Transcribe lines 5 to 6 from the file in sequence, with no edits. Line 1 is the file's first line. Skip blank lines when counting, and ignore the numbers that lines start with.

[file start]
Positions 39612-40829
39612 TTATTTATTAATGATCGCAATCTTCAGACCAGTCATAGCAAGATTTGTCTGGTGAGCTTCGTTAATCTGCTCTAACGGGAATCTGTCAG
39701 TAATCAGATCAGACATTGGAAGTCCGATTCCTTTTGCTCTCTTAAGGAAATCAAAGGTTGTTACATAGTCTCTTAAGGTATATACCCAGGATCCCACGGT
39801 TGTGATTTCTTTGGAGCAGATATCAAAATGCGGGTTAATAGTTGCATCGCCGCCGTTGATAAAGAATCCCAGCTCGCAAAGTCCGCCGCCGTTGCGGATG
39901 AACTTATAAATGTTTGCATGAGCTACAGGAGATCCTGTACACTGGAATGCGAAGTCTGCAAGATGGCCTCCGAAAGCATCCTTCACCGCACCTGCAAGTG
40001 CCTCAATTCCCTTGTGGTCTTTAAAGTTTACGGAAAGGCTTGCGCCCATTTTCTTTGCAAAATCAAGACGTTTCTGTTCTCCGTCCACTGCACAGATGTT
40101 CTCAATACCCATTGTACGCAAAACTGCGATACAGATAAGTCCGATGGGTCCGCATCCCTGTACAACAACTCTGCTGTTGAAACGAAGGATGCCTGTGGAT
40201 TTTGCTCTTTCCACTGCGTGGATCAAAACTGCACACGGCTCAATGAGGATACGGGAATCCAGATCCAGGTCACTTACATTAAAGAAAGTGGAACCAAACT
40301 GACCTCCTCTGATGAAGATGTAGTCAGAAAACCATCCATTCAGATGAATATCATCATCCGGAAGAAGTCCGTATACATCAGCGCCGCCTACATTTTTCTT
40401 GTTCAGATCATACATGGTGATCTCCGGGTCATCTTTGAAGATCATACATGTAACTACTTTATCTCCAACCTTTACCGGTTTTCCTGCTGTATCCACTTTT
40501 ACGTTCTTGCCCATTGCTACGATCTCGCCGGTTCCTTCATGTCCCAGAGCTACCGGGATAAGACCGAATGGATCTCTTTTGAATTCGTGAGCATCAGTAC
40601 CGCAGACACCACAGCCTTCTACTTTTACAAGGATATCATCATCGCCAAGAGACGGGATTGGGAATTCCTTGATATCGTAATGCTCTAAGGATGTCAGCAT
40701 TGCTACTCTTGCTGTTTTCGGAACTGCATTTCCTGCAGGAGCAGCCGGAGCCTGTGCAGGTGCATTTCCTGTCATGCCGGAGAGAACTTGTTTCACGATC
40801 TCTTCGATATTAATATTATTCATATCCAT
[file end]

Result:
39901 AACTTATAAATGTTTGCATGAGCTACAGGAGATCCTGTACACTGGAATGCGAAGTCTGCAAGATGGCCTCCGAAAGCATCCTTCACCGCACCTGCAAGTG
40001 CCTCAATTCCCTTGTGGTCTTTAAAGTTTACGGAAAGGCTTGCGCCCATTTTCTTTGCAAAATCAAGACGTTTCTGTTCTCCGTCCACTGCACAGATGTT